San Francisco is expected to strengthen its anti-chain store law by applying the restrictions to international companies, expanding the requirements to the mid-Market Street area and requiring any chain to pay for an economic analysis when seeking approval to open.
When discussions began last year to modify chain store restrictions, a major clash began to brew and two competing proposals emerged, one from the Planning Department and another from a member of the Board of Supervisors.
But Supervisor Eric Mar, who has taken a lead on modifying existing formula-retail regulations, helped broker a compromise measure that the full board will vote on next week. He expects unanimous support.
“There is no shortage of chain stores in San Francisco. There are 1,250,” Mar said. “I've been committed to giving our neighborhood residents a strong voice in their economic development of their neighborhood corridors and to leveling the playing field.”
San Francisco's first restrictions on chain stores, defined as having 11 or more store locations in the Untied States, was enacted in 2004 with an outright ban for Hayes Valley. North Beach followed suit. And in 2006, voters approved a ballot measure requiring any chain store to have to obtain a special permit to open in neighborhood commercial corridors through the Planning Commission, which is appealable to the board. The process can take six to nine months.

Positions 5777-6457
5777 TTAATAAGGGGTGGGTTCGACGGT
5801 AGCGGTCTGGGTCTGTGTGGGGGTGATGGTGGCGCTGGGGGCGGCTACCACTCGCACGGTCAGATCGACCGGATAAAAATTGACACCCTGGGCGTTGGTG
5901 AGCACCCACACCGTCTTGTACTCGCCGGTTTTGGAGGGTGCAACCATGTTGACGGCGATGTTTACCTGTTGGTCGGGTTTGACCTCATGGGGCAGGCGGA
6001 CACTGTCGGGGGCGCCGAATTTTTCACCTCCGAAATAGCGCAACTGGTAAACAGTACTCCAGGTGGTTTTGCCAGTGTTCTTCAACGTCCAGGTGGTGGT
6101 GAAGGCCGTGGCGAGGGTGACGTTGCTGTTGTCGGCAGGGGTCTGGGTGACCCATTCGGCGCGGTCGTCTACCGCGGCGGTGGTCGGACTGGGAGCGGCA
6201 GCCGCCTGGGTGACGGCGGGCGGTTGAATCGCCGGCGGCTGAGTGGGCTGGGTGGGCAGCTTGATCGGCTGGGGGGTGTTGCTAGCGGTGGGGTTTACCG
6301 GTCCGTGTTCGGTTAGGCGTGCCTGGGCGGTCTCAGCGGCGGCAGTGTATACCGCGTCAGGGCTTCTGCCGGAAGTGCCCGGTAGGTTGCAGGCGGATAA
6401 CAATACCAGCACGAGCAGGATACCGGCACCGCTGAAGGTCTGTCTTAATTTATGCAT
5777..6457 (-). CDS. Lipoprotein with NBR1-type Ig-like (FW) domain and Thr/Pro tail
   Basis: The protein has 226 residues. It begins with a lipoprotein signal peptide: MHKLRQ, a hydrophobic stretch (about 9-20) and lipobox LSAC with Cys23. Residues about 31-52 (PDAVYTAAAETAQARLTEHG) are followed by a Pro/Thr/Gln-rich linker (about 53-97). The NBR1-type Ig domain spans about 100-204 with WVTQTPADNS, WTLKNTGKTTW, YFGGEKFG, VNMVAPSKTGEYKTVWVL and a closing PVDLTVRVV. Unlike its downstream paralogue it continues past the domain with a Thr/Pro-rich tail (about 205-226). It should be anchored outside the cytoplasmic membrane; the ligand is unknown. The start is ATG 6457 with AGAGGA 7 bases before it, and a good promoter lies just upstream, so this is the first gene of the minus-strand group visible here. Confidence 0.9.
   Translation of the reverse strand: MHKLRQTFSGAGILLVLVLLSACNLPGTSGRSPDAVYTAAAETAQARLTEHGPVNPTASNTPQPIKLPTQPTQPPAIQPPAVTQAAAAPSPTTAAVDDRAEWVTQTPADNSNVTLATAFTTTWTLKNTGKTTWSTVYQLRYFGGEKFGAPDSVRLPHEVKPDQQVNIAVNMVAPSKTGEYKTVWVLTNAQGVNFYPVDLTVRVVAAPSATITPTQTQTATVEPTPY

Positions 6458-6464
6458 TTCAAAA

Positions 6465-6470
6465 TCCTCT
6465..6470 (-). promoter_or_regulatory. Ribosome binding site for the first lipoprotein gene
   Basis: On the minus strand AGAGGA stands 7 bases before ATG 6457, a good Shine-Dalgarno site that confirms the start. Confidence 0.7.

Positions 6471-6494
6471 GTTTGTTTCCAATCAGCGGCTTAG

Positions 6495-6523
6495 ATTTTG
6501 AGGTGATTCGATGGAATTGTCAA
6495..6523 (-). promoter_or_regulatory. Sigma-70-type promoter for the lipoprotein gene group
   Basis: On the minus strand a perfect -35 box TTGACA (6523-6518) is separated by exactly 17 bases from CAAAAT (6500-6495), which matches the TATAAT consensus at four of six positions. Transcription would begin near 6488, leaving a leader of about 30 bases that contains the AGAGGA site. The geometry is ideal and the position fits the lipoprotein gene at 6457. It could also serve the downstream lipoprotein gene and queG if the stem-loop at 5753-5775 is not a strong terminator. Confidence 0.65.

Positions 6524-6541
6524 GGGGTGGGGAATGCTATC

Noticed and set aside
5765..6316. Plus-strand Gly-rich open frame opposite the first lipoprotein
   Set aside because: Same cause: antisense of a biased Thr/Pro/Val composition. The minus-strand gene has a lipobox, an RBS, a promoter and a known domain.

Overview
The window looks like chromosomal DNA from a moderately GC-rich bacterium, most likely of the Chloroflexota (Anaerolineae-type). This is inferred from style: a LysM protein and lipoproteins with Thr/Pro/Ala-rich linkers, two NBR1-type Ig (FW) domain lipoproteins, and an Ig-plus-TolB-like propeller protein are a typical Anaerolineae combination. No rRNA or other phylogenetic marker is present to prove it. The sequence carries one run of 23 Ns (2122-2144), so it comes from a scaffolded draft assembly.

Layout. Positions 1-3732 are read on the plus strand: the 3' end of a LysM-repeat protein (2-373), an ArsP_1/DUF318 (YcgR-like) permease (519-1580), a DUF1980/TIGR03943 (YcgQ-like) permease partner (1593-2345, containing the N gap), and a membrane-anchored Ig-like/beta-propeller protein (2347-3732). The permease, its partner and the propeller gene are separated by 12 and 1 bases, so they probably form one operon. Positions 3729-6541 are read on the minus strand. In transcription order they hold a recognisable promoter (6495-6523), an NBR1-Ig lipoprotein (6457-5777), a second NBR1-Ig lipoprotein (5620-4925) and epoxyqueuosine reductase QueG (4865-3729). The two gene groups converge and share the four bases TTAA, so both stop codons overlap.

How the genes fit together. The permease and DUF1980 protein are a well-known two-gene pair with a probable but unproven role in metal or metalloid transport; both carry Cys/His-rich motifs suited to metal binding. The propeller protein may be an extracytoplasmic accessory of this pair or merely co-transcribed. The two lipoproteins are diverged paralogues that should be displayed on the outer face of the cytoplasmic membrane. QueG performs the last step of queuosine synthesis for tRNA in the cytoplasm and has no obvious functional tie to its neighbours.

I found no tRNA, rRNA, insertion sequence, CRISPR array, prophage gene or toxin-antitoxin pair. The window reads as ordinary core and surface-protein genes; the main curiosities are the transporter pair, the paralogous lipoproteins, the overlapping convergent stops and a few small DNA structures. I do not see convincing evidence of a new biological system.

Since then, new concerns have emerged in communities related to formula retail stores finding loopholes in the existing law. One example was when GANT Rugger opened in Hayes Valley last year. Though the company had more than 11 locations, eight were in the U.S. and the rest in Europe, and therefore it did not fall under The City's chain store law.
Under Mar's proposal, the definition of a chain store would change to 11 or more locations worldwide, no longer just in the Untied States. The types of businesses captured by the restrictions would also expand to include check cashing, massage parlors, tobacco sales and fitness gyms.
Additionally, the proposal adds mid-Market to the coverage area. It would also require applicants proposing 20,000 square feet of space or more to hire a consultant to perform an economic analysis of how the business would impact neighboring businesses. The study must include details on employment numbers along with wages and benefits.
Supervisor Scott Wiener said the proposal “will provide an even stronger and better process than we already have.”
Some criticism has come from the real estate industry. Matthew Holmes, co-founder of San Francisco-based retail firm Retail West, said the added restrictions are “going to make it difficult to fill vacancies.”
“I know everybody is concerned about character of the neighborhood,” Holmes said. “I see no character in vacant storefronts.”